Antisense oligonucleotide–mediated (AO-mediated) therapy is a promising strategy to treat several neurological diseases, including spinal muscular atrophy (SMA). However, limited delivery to the CNS with AOs administered intravenously or subcutaneously is a major challenge. Here, we demonstrate a single subcutaneous administration of cell-penetrating peptide DG9 conjugated to an AO called phosphorodiamidate morpholino oligomer (PMO) reached the CNS and significantly prolonged the median survival compared with unconjugated PMO and R6G-PMO in a severe SMA mouse model. Treated mice exhibited substantially higher expression of full-length survival of motor neuron 2 in both the CNS and systemic tissues compared with nontreated and unmodified AO–treated mice. The treatment ameliorated the atrophic musculature and improved breathing function accompanied by improved muscle strength and innervation at the neuromuscular junction with no signs of apparent toxicity. We also demonstrated DG9-conjugated PMO localized in nuclei in the spinal cord and brain after subcutaneous injections. Our data identify DG9 peptide conjugation as a powerful way to improve the efficacy of AO-mediated splice modulation. Finally, DG9-PMO is a promising therapeutic option to treat SMA and other neurological diseases, overcoming the necessity for intrathecal injections and treating body-wide tissues without apparent toxicity.
Tejal Aslesh, Esra Erkut, Jun Ren, Kenji Rowel Q. Lim, Stanley Woo, Susan Hatlevig, Hong M. Moulton, Simon Gosgnach, John Greer, Rika Maruyama, Toshifumi Yokota
The main estrogen, 17β-estradiol (E2), exerts several beneficial vascular actions through estrogen receptor α (ERα) in endothelial cells. However, the impact of other natural estrogens such as estriol (E3) and estetrol (E4) on arteries remains poorly described. In the present study, we report the effects of E3 and E4 on endothelial healing after carotid artery injuries in vivo. After endovascular injury, which preserves smooth muscle cells (SMCs), E2, E3, and E4 equally stimulated reendothelialization. By contrast, only E2 and E3 accelerated endothelial healing after perivascular injury that destroys both endothelial cells and SMCs, suggesting an important role of this latter cell type in E4’s action, which was confirmed using Cre/lox mice inactivating ERα in SMCs. In addition, E4 mediated its effects independently of ERα membrane-initiated signaling, in contrast with E2. Consistently, RNA sequencing analysis revealed that transcriptomic and cellular signatures in response to E4 profoundly differed from those of E2. Thus, whereas acceleration of endothelial healing by estrogens had been viewed as entirely dependent on endothelial ERα, these results highlight the very specific pharmacological profile of the natural estrogen E4, revealing the importance of dialogue between SMCs and endothelial cells in its arterial protection.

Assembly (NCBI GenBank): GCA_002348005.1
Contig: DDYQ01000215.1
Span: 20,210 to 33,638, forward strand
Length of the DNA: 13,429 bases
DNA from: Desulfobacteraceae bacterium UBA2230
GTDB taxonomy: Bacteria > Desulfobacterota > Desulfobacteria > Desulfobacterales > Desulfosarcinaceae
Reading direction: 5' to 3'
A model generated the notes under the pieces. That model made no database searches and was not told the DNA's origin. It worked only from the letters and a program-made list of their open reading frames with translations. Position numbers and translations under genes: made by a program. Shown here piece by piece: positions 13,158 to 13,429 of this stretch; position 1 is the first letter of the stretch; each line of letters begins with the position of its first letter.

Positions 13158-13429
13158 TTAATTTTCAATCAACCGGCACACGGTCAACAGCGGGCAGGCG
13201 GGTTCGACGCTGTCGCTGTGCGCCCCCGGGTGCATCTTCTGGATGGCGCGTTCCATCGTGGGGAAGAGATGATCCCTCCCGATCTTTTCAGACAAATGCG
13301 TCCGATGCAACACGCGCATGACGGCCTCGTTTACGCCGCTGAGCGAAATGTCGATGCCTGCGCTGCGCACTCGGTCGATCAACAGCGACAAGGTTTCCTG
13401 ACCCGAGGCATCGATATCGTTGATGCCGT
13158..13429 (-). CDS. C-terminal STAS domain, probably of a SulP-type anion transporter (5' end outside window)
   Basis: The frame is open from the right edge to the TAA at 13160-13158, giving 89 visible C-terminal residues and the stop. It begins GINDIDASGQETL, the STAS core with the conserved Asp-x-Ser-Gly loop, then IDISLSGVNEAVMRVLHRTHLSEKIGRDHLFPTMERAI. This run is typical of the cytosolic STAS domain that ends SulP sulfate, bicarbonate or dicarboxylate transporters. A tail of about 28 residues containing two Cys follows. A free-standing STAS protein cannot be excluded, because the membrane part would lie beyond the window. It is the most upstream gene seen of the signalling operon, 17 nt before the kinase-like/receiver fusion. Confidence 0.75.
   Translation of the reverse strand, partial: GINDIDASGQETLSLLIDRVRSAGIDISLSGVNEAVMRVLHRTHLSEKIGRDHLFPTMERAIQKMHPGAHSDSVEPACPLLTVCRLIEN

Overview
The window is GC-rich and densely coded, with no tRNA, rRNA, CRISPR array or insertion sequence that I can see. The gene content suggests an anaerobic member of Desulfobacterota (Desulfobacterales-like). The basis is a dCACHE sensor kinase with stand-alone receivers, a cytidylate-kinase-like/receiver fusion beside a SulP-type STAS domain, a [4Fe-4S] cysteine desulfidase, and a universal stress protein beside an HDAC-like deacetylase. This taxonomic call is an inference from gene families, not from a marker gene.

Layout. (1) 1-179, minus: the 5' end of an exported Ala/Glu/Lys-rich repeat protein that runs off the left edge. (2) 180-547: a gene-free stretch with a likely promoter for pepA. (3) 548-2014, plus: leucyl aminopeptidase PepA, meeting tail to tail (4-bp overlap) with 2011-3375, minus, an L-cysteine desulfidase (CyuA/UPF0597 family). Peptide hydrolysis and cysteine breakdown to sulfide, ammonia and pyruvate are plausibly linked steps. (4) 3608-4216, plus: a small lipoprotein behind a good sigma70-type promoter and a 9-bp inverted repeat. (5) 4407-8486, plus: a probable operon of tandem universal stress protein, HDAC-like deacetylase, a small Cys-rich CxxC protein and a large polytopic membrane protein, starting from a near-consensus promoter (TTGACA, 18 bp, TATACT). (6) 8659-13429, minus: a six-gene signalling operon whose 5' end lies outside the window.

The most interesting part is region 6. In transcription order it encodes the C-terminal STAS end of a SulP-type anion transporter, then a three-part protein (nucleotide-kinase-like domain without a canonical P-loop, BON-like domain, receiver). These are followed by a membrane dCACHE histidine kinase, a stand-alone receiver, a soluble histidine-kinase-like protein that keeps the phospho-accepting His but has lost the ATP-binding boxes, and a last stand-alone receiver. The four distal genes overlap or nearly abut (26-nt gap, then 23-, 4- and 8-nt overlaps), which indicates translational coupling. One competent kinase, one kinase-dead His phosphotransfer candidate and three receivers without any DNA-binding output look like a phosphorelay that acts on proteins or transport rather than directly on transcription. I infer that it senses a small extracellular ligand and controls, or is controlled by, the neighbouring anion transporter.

Morgane Davezac, Rana Zahreddine, Melissa Buscato, Natalia F. Smirnova, Chanaelle Febrissy, Henrik Laurell, Silveric Gilardi-Bresson, Marine Adlanmerini, Philippe Liere, Gilles Flouriot, Rachida Guennoun, Muriel Laffargue, Jean-Michel Foidart, Françoise Lenfant, Jean-François Arnal, Raphaël Métivier, Coralie Fontaine
Type II alveolar epithelial cell (AECII) redox imbalance contributes to the pathogenesis of idiopathic pulmonary fibrosis (IPF), a deadly disease with limited treatment options. Here, we show that expression of membrane-bound cytochrome B5 reductase 3 (CYB5R3), an enzyme critical for maintaining cellular redox homeostasis and soluble guanylate cyclase (sGC) heme iron redox state, is diminished in IPF AECIIs. Deficiency of CYB5R3 in AECIIs led to sustained activation of the pro-fibrotic factor TGF-β1 and increased susceptibility to lung fibrosis. We further show that CYB5R3 is a critical regulator of ERK1/2 phosphorylation and the sGC/cGMP/protein kinase G axis that modulates activation of the TGF-β1 signaling pathway. We demonstrate that sGC agonists (BAY 41-8543 and BAY 54-6544) are effective in reducing the pulmonary fibrotic outcomes of in vivo deficiency of CYB5R3 in AECIIs. Taken together, these results show that CYB5R3 in AECIIs is required to maintain resilience after lung injury and fibrosis and that therapeutic manipulation of the sGC redox state could provide a basis for treating fibrotic conditions in the lung and beyond.
Marta Bueno, Jazmin Calyeca, Timur Khaliullin, Megan P. Miller, Diana Alvarez, Lorena Rosas, Judith Brands, Christian Baker, Amro Nasser, Stephanie Shulkowski, August Mathien, Nneoma Uzoukwu, John Sembrat, Brenton G. Mays, Kaitlin Fiedler, Scott A. Hahn, Sonia R. Salvatore, Francisco J. Schopfer, Mauricio Rojas, Peter Sandner, Adam C. Straub, Ana L. Mora